Ah, the Grammys.
I don't know about you, but I spent Wednesday night humming the Rollins Band's Grammy-nominated metal tune: the melodic, the romantic, the lyrical "Liar."
" 'CAUSE I'M A LIAR!!!!!!"
One blast and there went your sinuses for the rest of 1995.
All in all, though, the CBS telecast was a mellow three hours, a crisp, orderly, efficient, tweedledee, taking-care-of-mainstream-business evening from executive producer Pierre Cossette. Very nice, and so tidy--except when host Paul Reiser was forced to ad-lib 3 1/2 minutes to cover a production logistics snafu--that you'd hardly know it was telecast from Los Angeles live (yet aired here on a three-hour delay).
Yes, nothing really to complain about, or to get terribly excited about. When it comes to awards shows, the Grammys certainly doesn't have the electricity of the Emmys (just kidding).
There was nothing as untoward as last year's Grammy telecast when Legend Award winner Frank Sinatra was cut off in mid-sentence during his rambling acceptance speech, and when rock star Bono had to be bleeped in the taped version of the show aired on the West Coast. There wasn't even a reference to the O.J. Simpson trial. Imagine it--perhaps a television first: three hours without a single O.J. wisecrack.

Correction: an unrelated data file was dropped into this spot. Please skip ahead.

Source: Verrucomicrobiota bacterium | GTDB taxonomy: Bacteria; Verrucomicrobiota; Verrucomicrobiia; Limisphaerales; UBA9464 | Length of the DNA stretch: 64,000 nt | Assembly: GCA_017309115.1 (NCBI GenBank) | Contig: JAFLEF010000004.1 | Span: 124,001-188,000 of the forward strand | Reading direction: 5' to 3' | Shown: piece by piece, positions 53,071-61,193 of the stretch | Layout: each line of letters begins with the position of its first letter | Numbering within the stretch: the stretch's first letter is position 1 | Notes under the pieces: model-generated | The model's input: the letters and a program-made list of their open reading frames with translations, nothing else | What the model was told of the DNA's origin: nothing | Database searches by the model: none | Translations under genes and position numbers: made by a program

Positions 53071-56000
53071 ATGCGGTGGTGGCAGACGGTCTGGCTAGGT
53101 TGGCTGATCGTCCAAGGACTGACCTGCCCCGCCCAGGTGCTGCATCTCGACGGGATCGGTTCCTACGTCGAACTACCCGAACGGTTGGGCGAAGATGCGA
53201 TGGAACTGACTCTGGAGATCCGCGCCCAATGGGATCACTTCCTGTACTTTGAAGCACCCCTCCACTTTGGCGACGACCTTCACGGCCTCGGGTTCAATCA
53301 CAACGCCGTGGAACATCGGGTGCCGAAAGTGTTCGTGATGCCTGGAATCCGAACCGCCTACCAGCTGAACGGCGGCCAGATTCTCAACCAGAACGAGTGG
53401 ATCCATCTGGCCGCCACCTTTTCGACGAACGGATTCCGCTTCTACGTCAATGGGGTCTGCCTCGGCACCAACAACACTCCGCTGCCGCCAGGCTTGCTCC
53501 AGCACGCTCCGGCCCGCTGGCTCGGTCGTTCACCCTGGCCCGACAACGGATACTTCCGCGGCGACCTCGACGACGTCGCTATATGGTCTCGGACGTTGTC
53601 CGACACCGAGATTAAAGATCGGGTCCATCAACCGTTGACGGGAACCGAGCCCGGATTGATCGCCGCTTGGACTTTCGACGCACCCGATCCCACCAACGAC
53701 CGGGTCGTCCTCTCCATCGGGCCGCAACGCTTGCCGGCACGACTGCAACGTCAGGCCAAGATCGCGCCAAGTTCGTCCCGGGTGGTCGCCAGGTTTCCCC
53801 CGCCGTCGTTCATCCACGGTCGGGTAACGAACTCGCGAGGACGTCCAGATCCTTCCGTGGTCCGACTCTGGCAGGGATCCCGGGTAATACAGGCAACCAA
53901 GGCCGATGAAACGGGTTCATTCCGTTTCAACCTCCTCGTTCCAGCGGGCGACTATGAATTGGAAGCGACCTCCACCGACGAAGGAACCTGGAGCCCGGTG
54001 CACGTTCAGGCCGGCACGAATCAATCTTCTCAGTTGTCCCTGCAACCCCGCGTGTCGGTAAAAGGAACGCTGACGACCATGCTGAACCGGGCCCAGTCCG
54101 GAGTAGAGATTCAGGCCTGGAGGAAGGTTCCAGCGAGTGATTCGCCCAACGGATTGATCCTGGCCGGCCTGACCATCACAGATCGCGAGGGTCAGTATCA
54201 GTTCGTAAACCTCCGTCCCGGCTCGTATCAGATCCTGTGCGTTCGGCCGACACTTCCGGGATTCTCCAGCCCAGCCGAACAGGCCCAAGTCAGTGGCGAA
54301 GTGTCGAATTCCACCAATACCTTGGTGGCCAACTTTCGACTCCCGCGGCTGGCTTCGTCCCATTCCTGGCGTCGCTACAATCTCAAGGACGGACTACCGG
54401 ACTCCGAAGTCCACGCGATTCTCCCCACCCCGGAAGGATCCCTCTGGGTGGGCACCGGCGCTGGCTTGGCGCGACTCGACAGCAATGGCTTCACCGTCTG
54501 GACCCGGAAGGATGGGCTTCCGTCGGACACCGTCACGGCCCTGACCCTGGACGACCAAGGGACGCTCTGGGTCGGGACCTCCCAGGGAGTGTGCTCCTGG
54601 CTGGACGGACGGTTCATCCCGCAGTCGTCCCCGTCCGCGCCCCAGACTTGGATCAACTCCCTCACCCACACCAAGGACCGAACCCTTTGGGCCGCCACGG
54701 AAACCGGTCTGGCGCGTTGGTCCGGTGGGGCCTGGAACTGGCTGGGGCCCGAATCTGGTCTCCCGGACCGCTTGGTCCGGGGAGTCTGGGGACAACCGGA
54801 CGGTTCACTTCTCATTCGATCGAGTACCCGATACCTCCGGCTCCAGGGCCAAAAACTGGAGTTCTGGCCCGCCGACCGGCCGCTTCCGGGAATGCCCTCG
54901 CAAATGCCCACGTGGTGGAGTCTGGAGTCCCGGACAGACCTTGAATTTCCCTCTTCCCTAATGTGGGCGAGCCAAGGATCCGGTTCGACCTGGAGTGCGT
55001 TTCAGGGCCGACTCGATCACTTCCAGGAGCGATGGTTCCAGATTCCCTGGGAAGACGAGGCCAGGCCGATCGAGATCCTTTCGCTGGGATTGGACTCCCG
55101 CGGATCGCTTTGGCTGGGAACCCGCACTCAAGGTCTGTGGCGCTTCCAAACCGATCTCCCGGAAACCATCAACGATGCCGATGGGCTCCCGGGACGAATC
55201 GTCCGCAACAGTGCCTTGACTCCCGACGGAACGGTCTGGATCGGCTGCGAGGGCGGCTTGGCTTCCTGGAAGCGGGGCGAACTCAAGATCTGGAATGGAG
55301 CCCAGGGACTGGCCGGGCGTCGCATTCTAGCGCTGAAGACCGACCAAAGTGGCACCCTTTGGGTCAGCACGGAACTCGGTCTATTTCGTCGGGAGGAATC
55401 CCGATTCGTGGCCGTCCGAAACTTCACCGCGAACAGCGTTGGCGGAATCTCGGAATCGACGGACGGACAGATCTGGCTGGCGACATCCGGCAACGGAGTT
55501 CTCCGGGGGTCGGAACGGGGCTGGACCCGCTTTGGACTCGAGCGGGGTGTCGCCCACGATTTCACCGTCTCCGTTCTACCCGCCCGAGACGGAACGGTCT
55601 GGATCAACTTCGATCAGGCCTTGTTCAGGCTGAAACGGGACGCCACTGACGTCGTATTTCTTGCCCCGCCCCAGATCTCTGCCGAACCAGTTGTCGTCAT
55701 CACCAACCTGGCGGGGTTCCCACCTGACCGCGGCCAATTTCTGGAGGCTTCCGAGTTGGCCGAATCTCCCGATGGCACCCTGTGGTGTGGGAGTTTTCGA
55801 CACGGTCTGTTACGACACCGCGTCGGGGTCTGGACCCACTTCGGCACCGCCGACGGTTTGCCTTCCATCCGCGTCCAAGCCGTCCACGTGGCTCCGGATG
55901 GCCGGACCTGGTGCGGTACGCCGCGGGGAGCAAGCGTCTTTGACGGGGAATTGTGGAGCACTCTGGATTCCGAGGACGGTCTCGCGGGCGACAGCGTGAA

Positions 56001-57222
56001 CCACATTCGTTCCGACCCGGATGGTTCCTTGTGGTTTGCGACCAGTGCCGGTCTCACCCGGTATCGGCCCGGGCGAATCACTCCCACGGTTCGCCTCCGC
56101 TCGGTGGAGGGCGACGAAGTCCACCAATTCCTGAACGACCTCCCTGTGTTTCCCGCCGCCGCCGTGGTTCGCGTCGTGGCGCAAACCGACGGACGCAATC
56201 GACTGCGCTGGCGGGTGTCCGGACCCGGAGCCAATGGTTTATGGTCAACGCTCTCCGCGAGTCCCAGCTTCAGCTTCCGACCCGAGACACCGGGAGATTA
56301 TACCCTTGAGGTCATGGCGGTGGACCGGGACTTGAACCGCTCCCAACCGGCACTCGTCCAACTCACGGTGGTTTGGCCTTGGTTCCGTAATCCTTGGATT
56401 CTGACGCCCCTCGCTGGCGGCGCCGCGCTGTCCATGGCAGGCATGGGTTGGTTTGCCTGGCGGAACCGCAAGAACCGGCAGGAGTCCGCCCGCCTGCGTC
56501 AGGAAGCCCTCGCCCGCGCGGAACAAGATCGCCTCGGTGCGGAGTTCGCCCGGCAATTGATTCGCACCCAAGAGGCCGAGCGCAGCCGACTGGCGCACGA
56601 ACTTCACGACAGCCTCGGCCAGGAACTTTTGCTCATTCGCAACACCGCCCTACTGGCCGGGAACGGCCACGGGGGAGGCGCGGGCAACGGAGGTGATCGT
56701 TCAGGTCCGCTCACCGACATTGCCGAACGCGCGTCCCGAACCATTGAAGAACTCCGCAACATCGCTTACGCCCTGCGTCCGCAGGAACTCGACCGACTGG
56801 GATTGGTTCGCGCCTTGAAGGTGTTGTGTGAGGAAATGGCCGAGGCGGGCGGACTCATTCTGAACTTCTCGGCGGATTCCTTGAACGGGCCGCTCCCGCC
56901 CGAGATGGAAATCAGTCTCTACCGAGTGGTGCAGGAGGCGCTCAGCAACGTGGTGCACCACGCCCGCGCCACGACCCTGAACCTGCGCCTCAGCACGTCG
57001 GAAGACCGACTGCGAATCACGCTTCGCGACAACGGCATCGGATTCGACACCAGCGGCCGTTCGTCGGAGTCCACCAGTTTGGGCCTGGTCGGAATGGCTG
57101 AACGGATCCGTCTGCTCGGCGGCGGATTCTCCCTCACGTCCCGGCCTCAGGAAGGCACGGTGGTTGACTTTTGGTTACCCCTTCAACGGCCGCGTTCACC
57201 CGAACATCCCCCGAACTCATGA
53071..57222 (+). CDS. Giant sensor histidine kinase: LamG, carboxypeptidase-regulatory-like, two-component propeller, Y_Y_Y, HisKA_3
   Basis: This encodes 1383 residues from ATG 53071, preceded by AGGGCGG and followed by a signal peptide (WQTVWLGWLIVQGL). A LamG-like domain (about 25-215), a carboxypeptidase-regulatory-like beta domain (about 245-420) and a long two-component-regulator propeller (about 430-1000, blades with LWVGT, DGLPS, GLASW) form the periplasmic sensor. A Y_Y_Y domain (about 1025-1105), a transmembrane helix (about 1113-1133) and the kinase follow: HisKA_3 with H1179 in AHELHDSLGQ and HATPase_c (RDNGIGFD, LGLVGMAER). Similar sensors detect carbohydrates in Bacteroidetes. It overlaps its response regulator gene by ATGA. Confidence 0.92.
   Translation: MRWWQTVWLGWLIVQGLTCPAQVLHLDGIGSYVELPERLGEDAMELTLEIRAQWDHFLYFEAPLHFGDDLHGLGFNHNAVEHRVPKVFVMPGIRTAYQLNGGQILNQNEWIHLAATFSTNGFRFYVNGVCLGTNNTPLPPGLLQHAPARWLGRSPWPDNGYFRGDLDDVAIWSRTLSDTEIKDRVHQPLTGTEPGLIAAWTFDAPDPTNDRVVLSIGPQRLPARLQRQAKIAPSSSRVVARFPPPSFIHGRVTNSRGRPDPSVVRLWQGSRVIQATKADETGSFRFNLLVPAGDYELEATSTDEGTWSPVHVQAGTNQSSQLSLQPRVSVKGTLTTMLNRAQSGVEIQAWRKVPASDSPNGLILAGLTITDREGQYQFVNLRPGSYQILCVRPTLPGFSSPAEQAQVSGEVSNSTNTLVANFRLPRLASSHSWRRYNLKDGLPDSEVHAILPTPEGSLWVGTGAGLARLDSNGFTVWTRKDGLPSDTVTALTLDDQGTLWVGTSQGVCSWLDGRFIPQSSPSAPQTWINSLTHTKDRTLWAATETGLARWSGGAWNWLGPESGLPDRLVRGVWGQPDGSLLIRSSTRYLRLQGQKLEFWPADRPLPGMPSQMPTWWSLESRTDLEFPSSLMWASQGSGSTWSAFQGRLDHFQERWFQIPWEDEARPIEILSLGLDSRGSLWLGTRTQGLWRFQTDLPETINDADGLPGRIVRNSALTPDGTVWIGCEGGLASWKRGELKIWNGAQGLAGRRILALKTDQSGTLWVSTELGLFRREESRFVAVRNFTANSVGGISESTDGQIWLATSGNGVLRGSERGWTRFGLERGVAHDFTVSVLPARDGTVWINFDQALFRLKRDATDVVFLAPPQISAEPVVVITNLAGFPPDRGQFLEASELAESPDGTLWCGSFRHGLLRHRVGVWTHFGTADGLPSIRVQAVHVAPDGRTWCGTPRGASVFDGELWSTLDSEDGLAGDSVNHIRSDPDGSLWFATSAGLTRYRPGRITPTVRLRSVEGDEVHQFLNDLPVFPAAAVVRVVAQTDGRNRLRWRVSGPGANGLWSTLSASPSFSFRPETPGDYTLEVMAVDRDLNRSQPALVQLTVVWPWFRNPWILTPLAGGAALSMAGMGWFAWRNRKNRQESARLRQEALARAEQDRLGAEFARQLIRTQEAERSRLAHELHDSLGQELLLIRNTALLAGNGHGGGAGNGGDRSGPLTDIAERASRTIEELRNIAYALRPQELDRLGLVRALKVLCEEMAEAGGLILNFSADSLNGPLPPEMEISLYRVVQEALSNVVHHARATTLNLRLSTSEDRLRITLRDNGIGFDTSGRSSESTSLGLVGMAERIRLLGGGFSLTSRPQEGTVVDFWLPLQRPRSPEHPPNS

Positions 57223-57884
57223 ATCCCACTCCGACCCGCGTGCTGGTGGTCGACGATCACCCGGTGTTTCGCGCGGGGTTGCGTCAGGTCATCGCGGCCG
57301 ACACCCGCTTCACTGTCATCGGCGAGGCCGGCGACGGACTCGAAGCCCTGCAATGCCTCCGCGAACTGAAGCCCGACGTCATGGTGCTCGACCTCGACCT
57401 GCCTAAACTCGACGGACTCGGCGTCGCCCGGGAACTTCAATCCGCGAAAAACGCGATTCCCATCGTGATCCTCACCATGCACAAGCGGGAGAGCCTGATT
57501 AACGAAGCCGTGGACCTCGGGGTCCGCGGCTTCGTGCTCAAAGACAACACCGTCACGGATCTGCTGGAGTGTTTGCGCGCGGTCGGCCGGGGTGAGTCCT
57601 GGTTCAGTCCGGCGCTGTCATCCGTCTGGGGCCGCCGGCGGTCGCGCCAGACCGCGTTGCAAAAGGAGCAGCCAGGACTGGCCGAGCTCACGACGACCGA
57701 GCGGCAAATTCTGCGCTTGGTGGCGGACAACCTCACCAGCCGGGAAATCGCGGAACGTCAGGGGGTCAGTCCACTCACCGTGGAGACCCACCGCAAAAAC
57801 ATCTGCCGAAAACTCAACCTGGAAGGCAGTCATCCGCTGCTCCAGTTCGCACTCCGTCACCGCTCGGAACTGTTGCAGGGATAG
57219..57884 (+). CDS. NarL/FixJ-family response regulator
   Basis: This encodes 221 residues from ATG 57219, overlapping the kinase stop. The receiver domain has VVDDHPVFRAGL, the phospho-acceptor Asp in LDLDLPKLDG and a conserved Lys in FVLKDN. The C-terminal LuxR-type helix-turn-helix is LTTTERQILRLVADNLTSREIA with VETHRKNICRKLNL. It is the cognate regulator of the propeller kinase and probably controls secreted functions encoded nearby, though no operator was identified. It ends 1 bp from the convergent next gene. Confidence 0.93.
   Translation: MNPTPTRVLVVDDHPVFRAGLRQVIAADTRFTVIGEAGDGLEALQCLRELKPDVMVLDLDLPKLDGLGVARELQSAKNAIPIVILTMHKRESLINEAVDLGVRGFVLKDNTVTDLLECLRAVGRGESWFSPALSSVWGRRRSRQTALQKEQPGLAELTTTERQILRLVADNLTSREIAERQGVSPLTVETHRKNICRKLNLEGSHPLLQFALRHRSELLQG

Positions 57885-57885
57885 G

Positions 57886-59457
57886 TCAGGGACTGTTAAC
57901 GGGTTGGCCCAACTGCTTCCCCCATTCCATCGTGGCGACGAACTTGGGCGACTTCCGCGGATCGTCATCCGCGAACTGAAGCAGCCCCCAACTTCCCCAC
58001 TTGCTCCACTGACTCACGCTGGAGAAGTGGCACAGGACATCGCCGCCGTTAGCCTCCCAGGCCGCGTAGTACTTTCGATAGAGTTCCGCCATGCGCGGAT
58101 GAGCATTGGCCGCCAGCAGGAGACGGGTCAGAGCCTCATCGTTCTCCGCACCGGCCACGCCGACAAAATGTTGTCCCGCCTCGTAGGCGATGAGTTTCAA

Instead, Wednesday night's dominoes fell one by one: some jokes from clever Reiser, some intros from VIP presenters, some acceptances, some performances.
What you liked depended on your musical tastes or your age. Hey, wasn't it great seeing Andy Williams? So . . . Perry Como's too big to show up?
If there were no ripples here, there was at least one good rip. In that regard, my own favorite moment had nothing to do with the music or the awards. It was Michael Greene's ode to America's most outspoken arts patron, House Speaker Newt Gingrich. The kind of ode that Marcia Clark would deliver to Johnnie L. Cochran Jr.
Greene, president of the National Academy of Recording Arts & Sciences, tore into Gingrich for leading a strident, relentless and potentially lethal conservative assault on that favorite target of the right, the National Endowment for the Arts. "And folks," Greene predicted in front of a global audience that he estimated at 1 billion, "National Public Radio and PBS will most certainly be next."
He added: "We're here tonight on the brink of becoming the only industrialized nation in the world with absolutely no federal support of the arts." For an instant, it appeared that the Grammys had crossed wires with a KCET pledge drive.
Greene was three tenors in one. He was Boyz II, III and IV. His speech had so many twists and gyrations that they should translate it to rap.
How ironic, though, that his impassioned plea for "a little courage" on the part of Capitol Hill lawmakers came at a time when the Grammy process itself was under attack in some quarters for a lack of cutting-edge daring; came just before the record of the year Grammy went to Sheryl Crow's catchy but unremarkable "All I Wanna Do" and came in a telecast that would have played to a standing ovation in downtown Peoria or Branson, Mo.